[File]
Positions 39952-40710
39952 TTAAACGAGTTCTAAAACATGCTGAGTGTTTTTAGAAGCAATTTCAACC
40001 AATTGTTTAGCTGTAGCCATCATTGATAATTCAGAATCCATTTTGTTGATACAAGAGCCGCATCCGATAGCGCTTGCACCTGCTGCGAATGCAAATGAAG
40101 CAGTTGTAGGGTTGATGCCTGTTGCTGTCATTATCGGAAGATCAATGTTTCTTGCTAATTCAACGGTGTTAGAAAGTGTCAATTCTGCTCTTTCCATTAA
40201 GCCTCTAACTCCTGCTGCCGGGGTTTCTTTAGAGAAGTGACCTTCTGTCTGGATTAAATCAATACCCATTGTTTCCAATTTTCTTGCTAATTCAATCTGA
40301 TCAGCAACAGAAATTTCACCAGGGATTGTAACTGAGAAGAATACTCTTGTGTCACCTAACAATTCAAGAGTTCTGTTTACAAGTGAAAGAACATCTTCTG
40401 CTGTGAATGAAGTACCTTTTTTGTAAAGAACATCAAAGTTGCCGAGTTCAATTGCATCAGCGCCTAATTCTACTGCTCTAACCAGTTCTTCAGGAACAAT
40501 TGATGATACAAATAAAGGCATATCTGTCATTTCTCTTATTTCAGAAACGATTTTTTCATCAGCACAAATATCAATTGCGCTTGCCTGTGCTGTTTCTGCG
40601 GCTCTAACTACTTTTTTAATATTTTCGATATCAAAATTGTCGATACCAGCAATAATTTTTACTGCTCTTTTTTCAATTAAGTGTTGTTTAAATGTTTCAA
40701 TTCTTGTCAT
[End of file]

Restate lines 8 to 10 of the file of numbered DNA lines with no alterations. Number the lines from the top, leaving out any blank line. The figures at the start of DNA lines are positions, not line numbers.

40501 TGATGATACAAATAAAGGCATATCTGTCATTTCTCTTATTTCAGAAACGATTTTTTCATCAGCACAAATATCAATTGCGCTTGCCTGTGCTGTTTCTGCG
40601 GCTCTAACTACTTTTTTAATATTTTCGATATCAAAATTGTCGATACCAGCAATAATTTTTACTGCTCTTTTTTCAATTAAGTGTTGTTTAAATGTTTCAA
40701 TTCTTGTCAT